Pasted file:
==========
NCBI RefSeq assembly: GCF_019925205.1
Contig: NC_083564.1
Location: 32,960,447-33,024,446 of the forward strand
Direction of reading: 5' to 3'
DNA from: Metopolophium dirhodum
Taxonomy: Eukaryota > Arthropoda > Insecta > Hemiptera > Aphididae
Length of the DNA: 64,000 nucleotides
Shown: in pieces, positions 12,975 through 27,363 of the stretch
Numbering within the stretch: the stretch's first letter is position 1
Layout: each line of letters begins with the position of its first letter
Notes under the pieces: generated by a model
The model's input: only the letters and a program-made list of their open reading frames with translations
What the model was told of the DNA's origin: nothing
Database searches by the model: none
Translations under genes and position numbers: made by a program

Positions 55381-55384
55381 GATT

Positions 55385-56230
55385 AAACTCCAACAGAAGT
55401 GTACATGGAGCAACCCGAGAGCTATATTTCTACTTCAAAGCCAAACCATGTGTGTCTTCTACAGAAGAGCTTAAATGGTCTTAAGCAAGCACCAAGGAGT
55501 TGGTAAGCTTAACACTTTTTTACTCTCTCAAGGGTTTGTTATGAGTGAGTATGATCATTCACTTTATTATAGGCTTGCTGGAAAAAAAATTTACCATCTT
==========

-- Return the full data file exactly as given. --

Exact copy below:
NCBI RefSeq assembly: GCF_019925205.1
Contig: NC_083564.1
Location: 32,960,447-33,024,446 of the forward strand
Direction of reading: 5' to 3'
DNA from: Metopolophium dirhodum
Taxonomy: Eukaryota > Arthropoda > Insecta > Hemiptera > Aphididae
Length of the DNA: 64,000 nucleotides
Shown: in pieces, positions 12,975 through 27,363 of the stretch
Numbering within the stretch: the stretch's first letter is position 1
Layout: each line of letters begins with the position of its first letter
Notes under the pieces: generated by a model
The model's input: only the letters and a program-made list of their open reading frames with translations
What the model was told of the DNA's origin: nothing
Database searches by the model: none
Translations under genes and position numbers: made by a program

Positions 55381-55384
55381 GATT

Positions 55385-56230
55385 AAACTCCAACAGAAGT
55401 GTACATGGAGCAACCCGAGAGCTATATTTCTACTTCAAAGCCAAACCATGTGTGTCTTCTACAGAAGAGCTTAAATGGTCTTAAGCAAGCACCAAGGAGT
55501 TGGTAAGCTTAACACTTTTTTACTCTCTCAAGGGTTTGTTATGAGTGAGTATGATCATTCACTTTATTATAGGCTTGCTGGAAAAAAAATTTACCATCTT